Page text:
The spacecraft bus was built by NRL and Johns Hopkins University Applied Physics Laboratory (APL) to mature ORS bus standards. It was developed by an Integrated (government and industry) System Engineering Team, the "ISET Team," with active representation from AeroAstro, Air Force Research Laboratory, Johns Hopkins Laboratory APL, ATK Space, Ball Aerospace and Technologies, Boeing, Design Net Engineering, General Dynamics AIS, Microcosm, Microsat Systems Inc., Massachusetts Institute of Technology Lincoln Laboratory, Orbital Sciences, NRL, SMC, Space System Loral, and Raytheon. The Office of the Director of Defense Research and Engineering (DDR&E) funded the standardized spacecraft bus.

TacSat-4 is managed by the Naval Research Laboratory Naval Center for Space Technology.


Story Source:

The above story is based on materials provided by U.S. Naval Research Laboratory. Note: Materials may be edited for content and length.


Cite This Page:

U.S. Naval Research Laboratory. "U.S. Naval Research Laboratory set to launch experimental TacSat-4 spacecraft." ScienceDaily. ScienceDaily, 22 August 2011. <www.sciencedaily.com/releases/2011/08/110822111735.htm>.
U.S. Naval Research Laboratory. (2011, August 22). U.S. Naval Research Laboratory set to launch experimental TacSat-4 spacecraft. ScienceDaily. Retrieved July 30, 2014 from www.sciencedaily.com/releases/2011/08/110822111735.htm
U.S. Naval Research Laboratory. "U.S. Naval Research Laboratory set to launch experimental TacSat-4 spacecraft." ScienceDaily. www.sciencedaily.com/releases/2011/08/110822111735.htm (accessed July 30, 2014).

Share This




More Science & Society News

Wednesday, July 30, 2014

Featured Research

from universities, journals, and other organizations


Featured Videos

from AP, Reuters, AFP, and other news services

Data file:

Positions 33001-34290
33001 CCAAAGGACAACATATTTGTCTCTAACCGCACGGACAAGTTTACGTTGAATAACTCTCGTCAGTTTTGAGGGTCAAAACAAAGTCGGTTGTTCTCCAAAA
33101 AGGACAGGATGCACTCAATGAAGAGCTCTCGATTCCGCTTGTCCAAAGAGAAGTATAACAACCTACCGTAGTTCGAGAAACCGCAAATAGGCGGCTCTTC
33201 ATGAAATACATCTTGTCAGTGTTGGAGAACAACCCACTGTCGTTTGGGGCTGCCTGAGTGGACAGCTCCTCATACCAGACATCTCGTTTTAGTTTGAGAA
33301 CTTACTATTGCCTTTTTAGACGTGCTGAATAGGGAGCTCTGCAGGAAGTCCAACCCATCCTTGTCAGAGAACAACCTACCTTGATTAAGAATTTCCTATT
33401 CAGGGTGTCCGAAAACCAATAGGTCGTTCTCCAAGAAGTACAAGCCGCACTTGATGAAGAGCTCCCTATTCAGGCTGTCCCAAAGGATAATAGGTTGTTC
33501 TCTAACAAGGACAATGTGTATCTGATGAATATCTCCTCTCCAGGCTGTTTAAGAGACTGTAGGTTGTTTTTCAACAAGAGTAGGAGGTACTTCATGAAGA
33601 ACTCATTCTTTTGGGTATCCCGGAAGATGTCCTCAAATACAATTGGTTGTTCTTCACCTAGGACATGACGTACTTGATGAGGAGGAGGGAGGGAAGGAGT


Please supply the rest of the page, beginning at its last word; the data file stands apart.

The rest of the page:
Climate Change Could Cost Billions, According To White House

Climate Change Could Cost Billions, According To White House

Newsy (July 29, 2014) A report from the White House warns not curbing greenhouse gas emissions could cost the U.S. billions. Video provided by Newsy
Powered by NewsLook.com
Climate Change Could Cost Billions According To White House

Climate Change Could Cost Billions According To White House

Newsy (July 29, 2014) A report from the White House warns not curbing greenhouse gas emissions could cost the U.S. billions. Video provided by Newsy
Powered by NewsLook.com
It's Not Just Facebook: OKCupid Experiments With Users Too

It's Not Just Facebook: OKCupid Experiments With Users Too

Newsy (July 29, 2014) If you've been looking for love online, there's a chance somebody has been looking at how you're looking. Video provided by Newsy
Powered by NewsLook.com
How Your Face Can Leave A Good Or Bad First Impression

How Your Face Can Leave A Good Or Bad First Impression

Newsy (July 29, 2014) Researchers have found certain facial features can make us seem more attractive or trustworthy. Video provided by Newsy
Powered by NewsLook.com

Search ScienceDaily

Number of stories in archives: 140,361

Find with keyword(s):
Enter a keyword or phrase to search ScienceDaily for related topics and research stories.

Save/Print:
Share:

Breaking News:
from the past week

In Other News

... from NewsDaily.com

Science News

Health News

Environment News

Technology News



Save/Print:
Share:

Free Subscriptions


Get the latest science news with ScienceDaily's free email newsletters, updated daily and weekly. Or view hourly updated newsfeeds in your RSS reader:

Get Social & Mobile


Keep up to date with the latest news from ScienceDaily via social networks and mobile apps:

Have Feedback?


Tell us what you think of ScienceDaily -- we welcome both positive and negative comments. Have any problems using the site? Questions?
Mobile: iPhone Android Web
Follow: Facebook Twitter Google+
Subscribe: RSS Feeds Email Newsletters
Latest Headlines Health & Medicine Mind & Brain Space & Time Matter & Energy Computers & Math Plants & Animals Earth & Climate Fossils & Ruins